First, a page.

But medical experts warn that repeat infections are getting more likely as the pandemic drags on and the virus evolves – and some people are bound to get hit more than twice. Emerging research suggests that could put them at higher risk for health problems.
There’s no comprehensive data on people getting COVID-19 more than twice, although some states collect information on reinfections in general. New York, for example, reports around 277,000 reinfections out of 5.8 million total infections during the pandemic. Experts say actual numbers are much higher because so many home COVID-19 tests go unreported.
Several public figures have recently been reinfected. U.S. Health and Human Services Secretary Xavier Becerra and Canadian Prime Minister Justin Trudeau said they got COVID-19 for the second time, and U.S. Sen. Roger Wicker of Mississippi said he tested positive a third time. All reported being fully vaccinated, and Trudeau and Becerra said they’d gotten booster shots.
“Until recently, it was almost unheard of, but now it’s becoming more commonplace” to have COVID-19 two, three or even four times, said Dr. Eric Topol, head of Scripps Research Translational Institute. “If we don’t come up with better defenses, we’ll see much more of this.”
Why? Immunity from past infections and vaccination wanes over time, experts say, leaving people vulnerable.
Also, the virus has evolved to be more contagious. The risk of reinfection has been about seven times higher with omicron variants compared with when delta was most common, research out of the United Kingdom shows. Scientists believe the omicron mutants now causing the vast majority of U.S. cases are particularly adept at getting around immunity from vaccination or past infection, especially infection during the original omicron wave. U.S. health officials are mulling whether to modify boosters to better match recent changes in the coronavirus.
The first time Mancini got COVID-19, she and her fiance spiked fevers and were sick for two weeks. She couldn’t get tested at the time and but had an antibody test a couple months later that showed she had been infected.
“It was really scary because it was so new and we just knew that people were dying from it,” said Mancini. “We were really sick. I hadn’t been sick like that in a long time.”
She got vaccinated with Pfizer in the spring of 2021 and thought she was protected from another infection, especially since she was sick before. But though such “hybrid immunity” can provide strong protection, it doesn’t guarantee someone won’t get COVID-19 again.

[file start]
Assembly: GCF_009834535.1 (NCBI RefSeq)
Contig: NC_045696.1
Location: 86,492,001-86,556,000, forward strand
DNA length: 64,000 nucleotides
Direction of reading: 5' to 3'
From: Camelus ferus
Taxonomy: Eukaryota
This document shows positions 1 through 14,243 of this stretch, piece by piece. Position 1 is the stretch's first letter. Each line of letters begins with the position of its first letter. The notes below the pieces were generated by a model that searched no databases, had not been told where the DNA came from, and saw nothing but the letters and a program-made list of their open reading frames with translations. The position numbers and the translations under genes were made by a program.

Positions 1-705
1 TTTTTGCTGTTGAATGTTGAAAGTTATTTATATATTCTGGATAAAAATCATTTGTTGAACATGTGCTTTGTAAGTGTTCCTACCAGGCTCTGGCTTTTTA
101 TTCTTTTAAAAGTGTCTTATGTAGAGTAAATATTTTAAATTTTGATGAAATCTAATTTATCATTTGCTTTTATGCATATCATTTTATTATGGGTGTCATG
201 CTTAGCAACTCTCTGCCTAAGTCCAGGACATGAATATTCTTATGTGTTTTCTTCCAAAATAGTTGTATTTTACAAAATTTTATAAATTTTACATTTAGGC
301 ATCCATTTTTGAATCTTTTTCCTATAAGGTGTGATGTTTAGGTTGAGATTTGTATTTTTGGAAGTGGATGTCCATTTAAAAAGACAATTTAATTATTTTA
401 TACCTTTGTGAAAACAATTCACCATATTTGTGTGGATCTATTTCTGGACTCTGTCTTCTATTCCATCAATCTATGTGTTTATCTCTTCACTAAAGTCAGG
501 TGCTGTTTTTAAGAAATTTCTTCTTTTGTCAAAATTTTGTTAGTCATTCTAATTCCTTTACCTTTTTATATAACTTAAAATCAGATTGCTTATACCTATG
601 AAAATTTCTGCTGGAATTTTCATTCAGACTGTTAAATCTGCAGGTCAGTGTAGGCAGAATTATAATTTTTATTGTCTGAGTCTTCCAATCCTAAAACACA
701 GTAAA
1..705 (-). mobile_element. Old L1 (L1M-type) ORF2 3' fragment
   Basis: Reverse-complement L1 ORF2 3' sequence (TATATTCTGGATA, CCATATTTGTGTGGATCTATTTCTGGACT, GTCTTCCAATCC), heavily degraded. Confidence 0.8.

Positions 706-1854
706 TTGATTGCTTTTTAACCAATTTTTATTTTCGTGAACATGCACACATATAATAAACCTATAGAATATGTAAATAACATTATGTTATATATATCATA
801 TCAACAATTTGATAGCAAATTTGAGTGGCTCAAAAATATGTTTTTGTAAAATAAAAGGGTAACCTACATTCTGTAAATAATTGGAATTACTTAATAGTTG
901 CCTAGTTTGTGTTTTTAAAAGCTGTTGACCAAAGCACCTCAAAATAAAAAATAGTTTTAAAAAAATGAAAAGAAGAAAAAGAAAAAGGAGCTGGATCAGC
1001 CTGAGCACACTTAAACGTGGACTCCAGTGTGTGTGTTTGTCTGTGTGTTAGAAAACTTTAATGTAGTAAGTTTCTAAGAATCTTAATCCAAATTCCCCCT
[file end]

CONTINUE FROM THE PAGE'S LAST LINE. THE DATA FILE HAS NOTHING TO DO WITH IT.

Mancini’s second bout, which happened during the huge omicron wave, started with a sore throat. She tested negative at first, but still felt sick driving to a gig four hours away. So she ducked into a Walgreens and did a rapid test in her car. It was positive, she said, “so I just turned the car around and drove back to Manhattan.”
This bout proved milder, with “the worst sore throat of my life,” a stuffy nose, sneezing and coughing.
The most recent illness was milder still, causing sinus pressure, brain fog, a woozy feeling and fatigue. That one, positive on a home test and confirmed with a PCR test, hit despite her Moderna booster shot.
Mancini doesn’t have any known health conditions that could put her at risk for COVID. She takes COVID-19 precautions like masking in the grocery store and on the subway. But she usually doesn’t wear a mask on stage.
“I’m a singer, and I’m in these crowded bars and I’m in these little clubs, some of which don’t have a lot of ventilation, and I’m just around a lot of people,” said Mancini, who also plays accordion and percussion. “That’s the price that I’ve paid for doing a lot throughout these past few years. It’s how I make my living.”
Scientists don’t know exactly why some people get reinfected and others don’t, but believe several things may be at play: health and biology, exposure to particular variants, how much virus is spreading in a community, vaccination status and behavior. British researchers found people were more likely to be reinfected if they were unvaccinated, younger or had a mild infection the first time.
Scientists also aren’t sure how soon someone can get infected after a previous bout. And there’s no guarantee each infection will be milder than the last.
“I’ve seen it go both ways,” said Dr. Wesley, a pathologist at Houston Methodist. In general, though, breakthrough infections that happen after vaccination tend to be milder, he said.
Doctors said getting vaccinated and boosted is the best protection against severe COVID-19 and death, and there’s some evidence it also lessens the odds of reinfection.
At this point, there haven’t been enough documented cases of multiple reinfections “to really know what the long-term consequences are,” said Dr. Peter Hotez, dean of Baylor University’s tropical medicine school.
But a large, new study using data from the U.S. Department of Veterans Affairs, which hasn’t yet been reviewed by scientific peers, provides some insight, finding that reinfection increases the risk for serious outcomes and health problems such as lung issues, heart disorders and diabetes compared with a first infection. The risks were most pronounced when someone was ill with COVID-19, but persisted past the acute illness as well.
After Mancini’s last bout, she dealt with dizziness, headaches, insomnia and sinus issues, though she wondered if that was more due to her busy schedule. In a recent week, she had 16 shows and rehearsals – and has no room for another COVID-19 reprise.
“It was not fun,” she said. “I don’t want to have it again.”